This course provides students with exposure to the methods used to evaluate global health policies and programs. The first half of the course focuses on impact evaluation, a set of tools at the cross-section of public policy, applied economics, and project management. The purpose is to harness current econometric tools to evaluate the causal impact of policies and programs in low- and middle-income countries. The second half of the course explores the principles, fundamental concepts, and application and design of cost analyses as they are applied to health economic evaluations to support the design, implementation, and scaling up of global health interventions. Over the course of the semester, students gain familiarity with the objectives and uses of cost data in global health and learn the appropriate methods and approaches to collect and analyze these data. This course includes a weekly combination of lectures, guest presentations, and class discussions exploring these concepts. In addition to weekly readings, students engage in a series of short lab-based homework assignments designed to provide familiarity with various econometric tools and work in small teams to design an impact evaluation and economic evaluation proposal on a global health program of their choosing. Students should have completed an introductory class in statistical methods that covered testing the difference between two means and linear regression, and preferably have experience using statistical software such as R or Stata.
Th 10am-11:50am, F 3pm-3:50pm
HPM 576b, Comparative Health Care Systems Chima Ndumele
This course examines the basic structure of health care systems across countries, with a focus on how system design can impact the provision of care. Health care systems evolve within distinct cultures; consequently, these systems vary substantially in the ways they finance, organize, and deliver care. In spite of these differences, the aims of health care systems worldwide are often quite similar: chiefly, to facilitate access to high-quality care that improves health at a reasonable cost. Over the course of the term we identify themes in how countries organize their health care systems, examine the strengths and weaknesses of various approaches to the payment and delivery of health care, and explore specific examples of ongoing efforts to reform health systems. Recurring concepts include the role of public and private systems in financing and delivering health care, the impact of the local environment on the structure of health care systems, and the effect of health system design on patient and provider behavior.
HPM 580a / EMD 580a, Reforming Health Systems: Using Data to Improve Health in Low- and Middle-Income Countries Robert Hecht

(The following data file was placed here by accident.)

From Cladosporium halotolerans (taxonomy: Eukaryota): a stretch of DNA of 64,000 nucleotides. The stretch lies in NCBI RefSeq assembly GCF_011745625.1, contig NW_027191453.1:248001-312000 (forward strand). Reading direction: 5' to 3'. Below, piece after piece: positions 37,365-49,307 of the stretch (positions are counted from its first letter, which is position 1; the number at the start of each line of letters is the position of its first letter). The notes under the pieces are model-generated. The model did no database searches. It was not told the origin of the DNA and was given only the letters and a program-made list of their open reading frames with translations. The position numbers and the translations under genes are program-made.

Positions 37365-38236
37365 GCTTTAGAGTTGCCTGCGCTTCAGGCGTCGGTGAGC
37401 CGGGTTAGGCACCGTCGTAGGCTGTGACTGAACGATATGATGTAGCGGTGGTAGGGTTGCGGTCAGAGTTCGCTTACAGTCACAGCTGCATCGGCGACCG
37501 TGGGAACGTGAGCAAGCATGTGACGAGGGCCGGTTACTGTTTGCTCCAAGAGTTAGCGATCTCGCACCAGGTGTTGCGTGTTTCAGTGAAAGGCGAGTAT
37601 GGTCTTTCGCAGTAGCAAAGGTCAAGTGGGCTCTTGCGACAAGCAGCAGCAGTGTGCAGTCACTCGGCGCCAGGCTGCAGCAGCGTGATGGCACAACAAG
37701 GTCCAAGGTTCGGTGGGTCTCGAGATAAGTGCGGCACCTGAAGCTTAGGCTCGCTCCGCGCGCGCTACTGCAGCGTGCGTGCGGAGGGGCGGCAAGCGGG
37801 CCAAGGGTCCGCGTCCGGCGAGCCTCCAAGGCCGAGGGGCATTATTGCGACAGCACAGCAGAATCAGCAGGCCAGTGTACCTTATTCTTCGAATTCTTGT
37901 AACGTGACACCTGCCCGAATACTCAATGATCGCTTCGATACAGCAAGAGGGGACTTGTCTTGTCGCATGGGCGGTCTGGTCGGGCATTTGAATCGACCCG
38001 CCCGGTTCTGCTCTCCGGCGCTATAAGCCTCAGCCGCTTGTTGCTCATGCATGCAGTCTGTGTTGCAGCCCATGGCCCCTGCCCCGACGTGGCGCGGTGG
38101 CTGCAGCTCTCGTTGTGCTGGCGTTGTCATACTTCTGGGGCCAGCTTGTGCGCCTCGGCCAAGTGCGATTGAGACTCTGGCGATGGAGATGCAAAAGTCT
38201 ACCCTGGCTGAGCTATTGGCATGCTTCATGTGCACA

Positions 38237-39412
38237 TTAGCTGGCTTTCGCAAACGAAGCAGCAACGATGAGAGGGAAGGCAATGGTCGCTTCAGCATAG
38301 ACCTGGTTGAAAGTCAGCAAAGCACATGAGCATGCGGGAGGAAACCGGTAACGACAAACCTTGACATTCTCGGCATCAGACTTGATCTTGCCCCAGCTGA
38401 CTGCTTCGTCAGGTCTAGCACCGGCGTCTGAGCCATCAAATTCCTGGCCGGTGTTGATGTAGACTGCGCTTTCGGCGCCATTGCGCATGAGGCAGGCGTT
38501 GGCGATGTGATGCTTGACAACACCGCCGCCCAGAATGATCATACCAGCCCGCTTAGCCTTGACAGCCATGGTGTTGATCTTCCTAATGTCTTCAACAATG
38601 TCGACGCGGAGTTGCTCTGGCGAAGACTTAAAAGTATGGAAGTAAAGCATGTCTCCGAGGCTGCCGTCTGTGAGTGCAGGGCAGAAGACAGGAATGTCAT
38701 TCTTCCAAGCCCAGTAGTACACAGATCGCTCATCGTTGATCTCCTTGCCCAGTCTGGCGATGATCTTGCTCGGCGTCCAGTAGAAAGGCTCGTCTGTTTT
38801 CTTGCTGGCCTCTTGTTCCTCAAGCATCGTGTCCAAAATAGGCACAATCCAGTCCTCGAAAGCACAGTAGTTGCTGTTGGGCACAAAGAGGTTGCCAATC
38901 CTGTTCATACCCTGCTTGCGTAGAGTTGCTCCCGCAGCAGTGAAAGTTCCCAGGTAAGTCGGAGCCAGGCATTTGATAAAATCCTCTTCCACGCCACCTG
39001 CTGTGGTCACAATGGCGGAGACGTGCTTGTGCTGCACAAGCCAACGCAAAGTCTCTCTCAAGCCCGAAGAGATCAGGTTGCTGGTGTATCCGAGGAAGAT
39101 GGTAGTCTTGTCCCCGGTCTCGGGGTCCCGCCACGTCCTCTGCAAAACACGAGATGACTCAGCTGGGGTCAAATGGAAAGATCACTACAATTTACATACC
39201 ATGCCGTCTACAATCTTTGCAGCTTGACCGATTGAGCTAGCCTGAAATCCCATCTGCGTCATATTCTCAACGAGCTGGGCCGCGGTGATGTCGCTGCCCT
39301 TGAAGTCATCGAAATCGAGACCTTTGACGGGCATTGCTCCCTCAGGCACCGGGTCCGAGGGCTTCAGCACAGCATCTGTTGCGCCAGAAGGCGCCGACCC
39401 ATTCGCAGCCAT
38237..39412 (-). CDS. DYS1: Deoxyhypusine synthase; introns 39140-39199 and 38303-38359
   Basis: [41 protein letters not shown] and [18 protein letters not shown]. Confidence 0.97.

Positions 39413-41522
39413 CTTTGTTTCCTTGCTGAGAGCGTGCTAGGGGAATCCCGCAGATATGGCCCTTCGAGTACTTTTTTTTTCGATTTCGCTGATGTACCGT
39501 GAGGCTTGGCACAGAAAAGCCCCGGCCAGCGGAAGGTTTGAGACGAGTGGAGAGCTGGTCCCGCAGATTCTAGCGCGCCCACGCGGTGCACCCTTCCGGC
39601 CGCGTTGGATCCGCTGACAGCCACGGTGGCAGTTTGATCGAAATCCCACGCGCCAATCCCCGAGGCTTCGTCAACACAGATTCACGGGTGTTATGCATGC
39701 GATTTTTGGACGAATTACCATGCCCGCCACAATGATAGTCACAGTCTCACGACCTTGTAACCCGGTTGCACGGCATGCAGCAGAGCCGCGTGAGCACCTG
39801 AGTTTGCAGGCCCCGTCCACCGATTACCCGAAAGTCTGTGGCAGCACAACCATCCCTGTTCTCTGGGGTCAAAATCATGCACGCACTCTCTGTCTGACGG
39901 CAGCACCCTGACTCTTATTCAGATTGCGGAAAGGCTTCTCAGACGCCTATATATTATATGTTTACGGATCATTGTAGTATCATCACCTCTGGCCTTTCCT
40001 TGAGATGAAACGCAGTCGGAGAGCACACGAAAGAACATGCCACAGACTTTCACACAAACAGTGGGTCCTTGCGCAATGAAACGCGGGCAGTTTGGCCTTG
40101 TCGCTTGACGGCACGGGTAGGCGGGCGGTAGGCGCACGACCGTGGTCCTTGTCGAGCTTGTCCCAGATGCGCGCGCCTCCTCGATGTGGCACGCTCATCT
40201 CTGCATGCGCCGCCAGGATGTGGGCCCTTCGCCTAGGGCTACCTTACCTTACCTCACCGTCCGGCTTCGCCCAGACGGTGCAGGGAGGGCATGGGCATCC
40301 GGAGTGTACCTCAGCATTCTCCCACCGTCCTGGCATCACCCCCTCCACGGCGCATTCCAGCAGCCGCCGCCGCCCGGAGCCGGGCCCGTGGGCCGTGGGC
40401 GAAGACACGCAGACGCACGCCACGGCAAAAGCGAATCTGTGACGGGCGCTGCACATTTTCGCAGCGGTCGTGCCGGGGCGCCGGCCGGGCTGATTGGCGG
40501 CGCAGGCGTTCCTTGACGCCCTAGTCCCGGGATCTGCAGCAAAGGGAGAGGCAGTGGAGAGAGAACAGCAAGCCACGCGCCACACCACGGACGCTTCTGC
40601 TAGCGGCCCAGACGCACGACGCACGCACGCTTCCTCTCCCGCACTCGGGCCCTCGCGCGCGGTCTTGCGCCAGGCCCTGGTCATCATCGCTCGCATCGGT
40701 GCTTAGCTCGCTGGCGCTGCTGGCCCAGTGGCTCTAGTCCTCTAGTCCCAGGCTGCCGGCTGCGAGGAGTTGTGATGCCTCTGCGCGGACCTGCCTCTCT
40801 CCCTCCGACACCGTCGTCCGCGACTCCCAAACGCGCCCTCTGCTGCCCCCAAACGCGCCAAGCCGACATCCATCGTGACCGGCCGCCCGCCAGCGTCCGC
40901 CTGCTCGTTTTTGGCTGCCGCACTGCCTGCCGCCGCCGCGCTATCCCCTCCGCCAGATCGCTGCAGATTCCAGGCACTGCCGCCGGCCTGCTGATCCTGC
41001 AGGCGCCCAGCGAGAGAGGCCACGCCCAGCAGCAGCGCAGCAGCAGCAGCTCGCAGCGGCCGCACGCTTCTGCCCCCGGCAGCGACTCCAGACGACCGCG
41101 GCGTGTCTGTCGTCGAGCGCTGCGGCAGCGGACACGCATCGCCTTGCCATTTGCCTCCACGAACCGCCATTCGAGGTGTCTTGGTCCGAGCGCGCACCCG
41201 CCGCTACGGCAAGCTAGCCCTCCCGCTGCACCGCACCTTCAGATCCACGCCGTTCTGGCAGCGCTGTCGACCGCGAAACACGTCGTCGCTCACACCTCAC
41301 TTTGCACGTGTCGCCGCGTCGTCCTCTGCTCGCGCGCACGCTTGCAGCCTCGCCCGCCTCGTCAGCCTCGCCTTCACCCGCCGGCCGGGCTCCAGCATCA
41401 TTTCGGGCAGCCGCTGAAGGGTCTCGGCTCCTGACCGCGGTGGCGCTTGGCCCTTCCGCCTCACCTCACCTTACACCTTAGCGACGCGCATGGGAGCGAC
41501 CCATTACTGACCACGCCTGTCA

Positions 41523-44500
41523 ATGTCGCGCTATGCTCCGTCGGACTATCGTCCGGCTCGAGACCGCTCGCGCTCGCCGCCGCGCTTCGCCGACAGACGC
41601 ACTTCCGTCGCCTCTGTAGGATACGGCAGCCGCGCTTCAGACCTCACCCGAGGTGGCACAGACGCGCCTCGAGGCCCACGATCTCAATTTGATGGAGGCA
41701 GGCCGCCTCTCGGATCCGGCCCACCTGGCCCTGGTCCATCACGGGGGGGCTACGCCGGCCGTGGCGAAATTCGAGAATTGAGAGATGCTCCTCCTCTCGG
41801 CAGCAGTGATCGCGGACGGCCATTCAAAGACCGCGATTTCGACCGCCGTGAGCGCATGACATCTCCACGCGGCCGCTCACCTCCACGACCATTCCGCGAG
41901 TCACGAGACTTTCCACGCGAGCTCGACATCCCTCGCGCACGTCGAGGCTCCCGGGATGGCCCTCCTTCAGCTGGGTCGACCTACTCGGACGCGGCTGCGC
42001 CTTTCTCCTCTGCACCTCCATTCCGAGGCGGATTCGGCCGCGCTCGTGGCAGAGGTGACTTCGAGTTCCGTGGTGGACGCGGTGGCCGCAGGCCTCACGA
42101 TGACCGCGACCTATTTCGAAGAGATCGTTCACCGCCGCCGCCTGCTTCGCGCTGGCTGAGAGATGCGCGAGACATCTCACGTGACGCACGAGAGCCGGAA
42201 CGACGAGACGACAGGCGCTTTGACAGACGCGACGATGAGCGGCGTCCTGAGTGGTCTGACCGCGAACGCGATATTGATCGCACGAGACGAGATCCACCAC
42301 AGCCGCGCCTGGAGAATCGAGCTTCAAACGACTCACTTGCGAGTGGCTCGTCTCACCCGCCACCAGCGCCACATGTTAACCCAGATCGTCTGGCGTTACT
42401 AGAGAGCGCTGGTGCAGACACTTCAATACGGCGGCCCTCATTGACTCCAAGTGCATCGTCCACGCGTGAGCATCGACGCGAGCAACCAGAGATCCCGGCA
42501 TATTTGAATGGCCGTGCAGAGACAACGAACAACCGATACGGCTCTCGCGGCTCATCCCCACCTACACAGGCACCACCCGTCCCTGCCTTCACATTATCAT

Health systems in low- and middle-income countries are in constant flux in the face of myriad pressures and demands, including those emanating from the current COVID-19 pandemic. Under such conditions, how can senior country officials and their international partners make the best decisions to reform health systems to achieve universal coverage and improve the allocation and use of resources to maximize health gains, including on scale-up of programs to fight infectious diseases and address other health problems? The course provides students with a thorough understanding of health systems, health reforms, and scaling up—their components, performance, and impacts—by teaching the key tools and data sources needed to assess options and make coherent and effective policy and financing choices. Using these frameworks, students analyze case examples of major country reforms and of scaling up of national disease programs (e.g., AIDS treatment, immunization, safe motherhood, mental health services, cardiovascular illness prevention, etc.) and prepare a paper applying what they have learned to real-world health systems challenges. This course is open to all Yale students with interest in the topic. A knowledge of global health, health policy, and health economics and financing is desirable but not required.
HPM 583b, Methods in Health Services Research Jacob Wallace
This course introduces students to quantitative social science methods—with an emphasis on causal inference—for health services research. The statistical concepts and methods are illustrated using data and examples primarily from the fields of health services research and health economics. The course begins with a refresher on linear regression (with a focus on intuition), progresses to causality and experimental research design, and then finishes with a tour of quasi-experimental techniques common in health services research: matching, difference-in-differences, regression discontinuity, instrumental variables, and synthetic control methods. Students learn to apply these techniques to data in the programming language of their choice (e.g., Stata/R) as well as gain general experience analyzing and visualizing data. Prerequisite: EPH 505.
T 3pm-4:50pm, Th 3pm-4:20pm
HPM 586a, Microeconomics for Health Policy and Health Management Abigail Friedman
This course introduces students to microeconomics, with an emphasis on topics of particular relevance to the health care sector. Attention is paid to issues of equity and distribution, uncertainty and attitudes toward risk, and alternatives to price competition. This course is designed for students with minimal previous exposure to economics.
HPM 587a, Advanced Health Economics Jason Hockenberry